Pacing | #2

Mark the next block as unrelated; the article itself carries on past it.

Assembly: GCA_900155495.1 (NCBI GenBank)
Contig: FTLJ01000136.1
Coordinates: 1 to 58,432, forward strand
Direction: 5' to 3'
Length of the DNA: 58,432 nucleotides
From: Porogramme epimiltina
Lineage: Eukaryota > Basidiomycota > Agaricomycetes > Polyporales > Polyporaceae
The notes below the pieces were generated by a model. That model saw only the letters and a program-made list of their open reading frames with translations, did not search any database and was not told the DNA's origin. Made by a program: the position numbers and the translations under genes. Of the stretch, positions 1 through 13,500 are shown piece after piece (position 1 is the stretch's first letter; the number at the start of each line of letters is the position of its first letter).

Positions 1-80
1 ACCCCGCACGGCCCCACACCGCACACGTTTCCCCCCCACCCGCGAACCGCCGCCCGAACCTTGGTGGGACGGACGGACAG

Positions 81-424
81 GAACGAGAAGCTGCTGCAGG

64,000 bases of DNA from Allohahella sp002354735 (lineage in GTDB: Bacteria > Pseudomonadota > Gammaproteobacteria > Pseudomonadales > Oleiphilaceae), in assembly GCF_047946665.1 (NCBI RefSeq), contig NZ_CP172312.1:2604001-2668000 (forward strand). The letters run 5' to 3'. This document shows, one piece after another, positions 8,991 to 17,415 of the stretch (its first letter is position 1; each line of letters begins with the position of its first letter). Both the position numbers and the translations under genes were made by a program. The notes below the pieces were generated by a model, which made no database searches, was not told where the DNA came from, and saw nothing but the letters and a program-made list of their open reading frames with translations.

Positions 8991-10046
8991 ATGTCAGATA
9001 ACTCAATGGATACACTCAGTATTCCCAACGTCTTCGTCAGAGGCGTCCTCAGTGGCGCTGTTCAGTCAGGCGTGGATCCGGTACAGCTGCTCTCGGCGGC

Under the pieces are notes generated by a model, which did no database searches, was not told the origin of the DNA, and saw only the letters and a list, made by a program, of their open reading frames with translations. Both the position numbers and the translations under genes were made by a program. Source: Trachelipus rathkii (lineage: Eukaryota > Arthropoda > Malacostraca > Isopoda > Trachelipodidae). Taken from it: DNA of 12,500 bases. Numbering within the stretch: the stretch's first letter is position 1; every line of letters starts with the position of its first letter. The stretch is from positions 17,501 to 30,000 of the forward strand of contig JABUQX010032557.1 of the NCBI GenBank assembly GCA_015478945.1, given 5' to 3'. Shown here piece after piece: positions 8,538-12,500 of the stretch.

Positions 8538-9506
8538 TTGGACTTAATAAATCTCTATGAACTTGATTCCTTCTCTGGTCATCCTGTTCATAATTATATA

There’s a problem that I’ve been dealing with ever since I started teaching groups of kids in highschool: What to do about the slowest student in the room? Sometimes it’s behavioral problems: disinterest, rebellious attitude, etc. Other times they’re not intentionally working against you, but there’s some other issue that slows down their pace (autism, very slow typing, missing fingers, ADHD). In any class there always seems to be at least one student who is significantly behind the rest. I can’t split the class into multiple sections, my assistants aren’t programmers and don’t have much more experience with the tasks than the students. They also randomly rotate out each week so they can’t accumulate any experience in the class either. Even if I could, splitting a class into the “slow” and “fast” learners is problematic because the kids will know that they’ve been split up for exactly that reason and even if they were well-behaved before they would likely rebel (not to mention their parents if they ever catch wind of it). The only way I’ve dealt with it thus far is to just give the instructions for the next step and then go over and help the slower students, but even with this I’ve found that if I hover too much;or even just make it too obvious that I deliberately check their progress more often than the other students; I just end up alienating them and causing even worse problems farther down the line. My most recent attempt has been to stack up a bunch of little inessential add-ons as a sort of side task for anyone who finishes coding early, but it still sort of runs into the same problem that comes with splitting the class. Parents will still come into class, check on their child’s progress, and see that their child has far less on their computer than their neighbor and it’s not an easy thing to explain to them why. This is likely an issue that’s plagued every teacher since the history of forever, but it’s no less frustrating to deal with now.

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